Finally, PBB’s current ECIT philosophy is to utilize such officers more as secondary responders, back-up, and/or coaches to patrol officers rather than to serve as primary responders at the scene. Such philosophy is expressed in the current dispatch protocol as well as the training materials.  While certainly ECIT officers should make an assessment to determine if the initial responding officer is handling a situation well, and if so, to allow that officer to continue, the general CIT philosophy under the Memphis Model provides for the specialized crisis intervention team officer to typically assume overall charge of the scene.  This philosophy is based upon the facts that: (1) this is a cadre of specialized officers who are interested in this work; (2) their dispatch to more mental health-related calls provides them increased exposure and experience beyond that of patrol officers; and (3) their relationships with the mental health community (including both providers and consumers) are key to rapport and trust-building at the scene.

  1. BHU should enhance its oversight of the ECIT program.

We commend PPB on the development and dedication of the Behavioral Health Unit, and its coordination with the BHUAC and other community partners.  Furthermore, the three BHRT units are a great resource for Portland. And, we are pleased that PPB provides the funding for three Cascadia (Project Respond) employees to work full time as co-responders with the BHU officers to follow a case load of high risk individuals. The co-responder model is an excellent way to work with complex, high risk, but not committable individuals.  We further commend PPB for providing patrol officers the ability to make case referrals to BHU for follow-up by a BHRT, and encouraged to hear that both ECIT and non-ECIT officers are making such referrals.  We are also encouraged that the BHU is meeting regularly with community mental health providers for further collaboration.  We recommend that such collaboration provide the ability for referrals to be made both from the BHU to community providers and vice versa.  We are further encouraged to learn that BHRT training includes trauma informed care, and that the BHU is considering such training for ECIT officers.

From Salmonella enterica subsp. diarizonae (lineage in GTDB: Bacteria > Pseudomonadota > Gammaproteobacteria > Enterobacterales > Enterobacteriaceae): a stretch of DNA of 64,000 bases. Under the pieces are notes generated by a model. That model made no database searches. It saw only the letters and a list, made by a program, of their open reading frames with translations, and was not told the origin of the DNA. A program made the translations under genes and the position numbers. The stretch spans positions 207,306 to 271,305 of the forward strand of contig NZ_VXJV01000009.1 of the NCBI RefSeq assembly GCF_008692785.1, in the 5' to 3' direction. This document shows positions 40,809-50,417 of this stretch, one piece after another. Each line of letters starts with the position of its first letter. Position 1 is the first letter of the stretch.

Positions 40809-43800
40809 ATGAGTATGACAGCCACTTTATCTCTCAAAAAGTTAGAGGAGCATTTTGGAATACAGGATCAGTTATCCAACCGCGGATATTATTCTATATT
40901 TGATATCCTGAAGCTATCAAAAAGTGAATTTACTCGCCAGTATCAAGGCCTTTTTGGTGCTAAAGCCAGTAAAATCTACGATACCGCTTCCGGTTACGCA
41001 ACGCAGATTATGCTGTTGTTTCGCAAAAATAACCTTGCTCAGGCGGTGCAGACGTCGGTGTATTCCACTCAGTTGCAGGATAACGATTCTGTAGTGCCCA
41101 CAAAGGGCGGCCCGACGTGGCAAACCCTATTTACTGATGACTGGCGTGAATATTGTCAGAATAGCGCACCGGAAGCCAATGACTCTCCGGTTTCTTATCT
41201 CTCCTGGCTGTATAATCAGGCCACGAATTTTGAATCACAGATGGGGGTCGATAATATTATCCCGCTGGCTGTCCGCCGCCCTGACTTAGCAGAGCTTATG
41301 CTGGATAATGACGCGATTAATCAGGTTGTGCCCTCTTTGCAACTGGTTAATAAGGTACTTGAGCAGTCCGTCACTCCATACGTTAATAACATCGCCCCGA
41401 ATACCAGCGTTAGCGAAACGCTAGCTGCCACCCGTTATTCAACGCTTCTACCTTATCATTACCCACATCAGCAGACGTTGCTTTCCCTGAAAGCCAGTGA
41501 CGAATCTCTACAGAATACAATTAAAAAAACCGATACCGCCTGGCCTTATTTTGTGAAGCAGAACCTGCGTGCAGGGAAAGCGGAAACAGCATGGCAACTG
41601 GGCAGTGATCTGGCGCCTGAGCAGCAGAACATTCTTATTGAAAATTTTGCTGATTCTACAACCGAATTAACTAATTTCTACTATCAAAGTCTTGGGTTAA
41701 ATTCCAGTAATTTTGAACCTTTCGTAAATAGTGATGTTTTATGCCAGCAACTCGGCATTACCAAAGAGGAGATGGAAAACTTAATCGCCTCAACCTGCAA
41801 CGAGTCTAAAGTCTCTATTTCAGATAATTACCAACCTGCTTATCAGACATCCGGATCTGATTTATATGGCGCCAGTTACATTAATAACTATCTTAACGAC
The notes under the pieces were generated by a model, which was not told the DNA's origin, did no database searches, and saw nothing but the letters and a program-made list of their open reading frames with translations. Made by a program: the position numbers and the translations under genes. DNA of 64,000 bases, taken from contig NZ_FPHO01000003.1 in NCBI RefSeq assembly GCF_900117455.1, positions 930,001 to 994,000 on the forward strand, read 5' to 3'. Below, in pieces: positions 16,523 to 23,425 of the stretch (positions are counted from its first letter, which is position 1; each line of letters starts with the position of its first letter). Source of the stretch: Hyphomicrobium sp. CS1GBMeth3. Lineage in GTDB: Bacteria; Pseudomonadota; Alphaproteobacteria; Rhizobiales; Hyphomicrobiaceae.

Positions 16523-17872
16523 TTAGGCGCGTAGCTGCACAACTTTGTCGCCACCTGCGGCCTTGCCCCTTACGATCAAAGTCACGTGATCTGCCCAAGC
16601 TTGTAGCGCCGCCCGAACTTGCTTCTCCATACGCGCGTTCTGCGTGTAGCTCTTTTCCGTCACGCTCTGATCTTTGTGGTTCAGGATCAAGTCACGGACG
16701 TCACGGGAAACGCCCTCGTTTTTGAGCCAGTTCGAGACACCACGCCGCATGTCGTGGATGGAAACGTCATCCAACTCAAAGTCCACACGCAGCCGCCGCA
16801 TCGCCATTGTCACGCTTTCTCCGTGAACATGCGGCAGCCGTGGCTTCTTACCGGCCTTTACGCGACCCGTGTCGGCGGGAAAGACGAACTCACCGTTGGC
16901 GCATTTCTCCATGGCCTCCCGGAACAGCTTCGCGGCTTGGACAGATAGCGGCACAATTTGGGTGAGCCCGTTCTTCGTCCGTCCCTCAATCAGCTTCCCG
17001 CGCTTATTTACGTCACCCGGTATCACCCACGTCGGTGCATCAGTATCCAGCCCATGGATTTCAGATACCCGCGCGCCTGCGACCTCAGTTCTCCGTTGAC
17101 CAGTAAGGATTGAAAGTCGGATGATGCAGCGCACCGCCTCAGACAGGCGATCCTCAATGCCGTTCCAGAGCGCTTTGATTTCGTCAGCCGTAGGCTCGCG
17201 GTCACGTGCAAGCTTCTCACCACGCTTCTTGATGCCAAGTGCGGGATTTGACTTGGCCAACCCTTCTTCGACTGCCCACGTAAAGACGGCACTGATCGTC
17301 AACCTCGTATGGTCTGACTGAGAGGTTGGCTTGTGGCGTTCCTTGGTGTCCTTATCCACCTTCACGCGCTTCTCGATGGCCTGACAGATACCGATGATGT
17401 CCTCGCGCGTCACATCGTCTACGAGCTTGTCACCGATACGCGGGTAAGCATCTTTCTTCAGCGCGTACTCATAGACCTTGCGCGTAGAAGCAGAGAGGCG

BHU will have to better define its oversight of the ECIT officers, however. Currently, ECIT officers report to the chain of command of their assigned precinct.  However, the BHU lieutenant (assigned to the Central Precinct) and ultimately the Central Precinct commander must oversee and coordinate the ECIT officers.  See Settlement Agreement ¶ 91.  To ensure such oversight, the CIT coordinator, her sergeant, Lt. Hager, and, as necessary, the Central Precinct Commander must regularly involve themselves in supervision of ECIT officers, including, but not limited to:  reviewing ECIT reports, identifying and addressing concerns as needed, and taking part in training or discipline related issues. If BHU is engaged in such oversight, it is not currently memorialized in writing.  We recommend that BHU memorialize its role in review and oversight of ECIT officers to ensure all involved clearly understand the set expectations.  We will continue to monitor compliance with the relevant provisions of the Settlement Agreement, and will reassess the adequacy of BHU’s oversight upon memorialization of its role in overseeing the ECIT team. Further, PPB should evaluate whether a CIT Coordinator of the rank of Officer, rather than as a Sergeant, impacts the ability to conduct such review and oversight.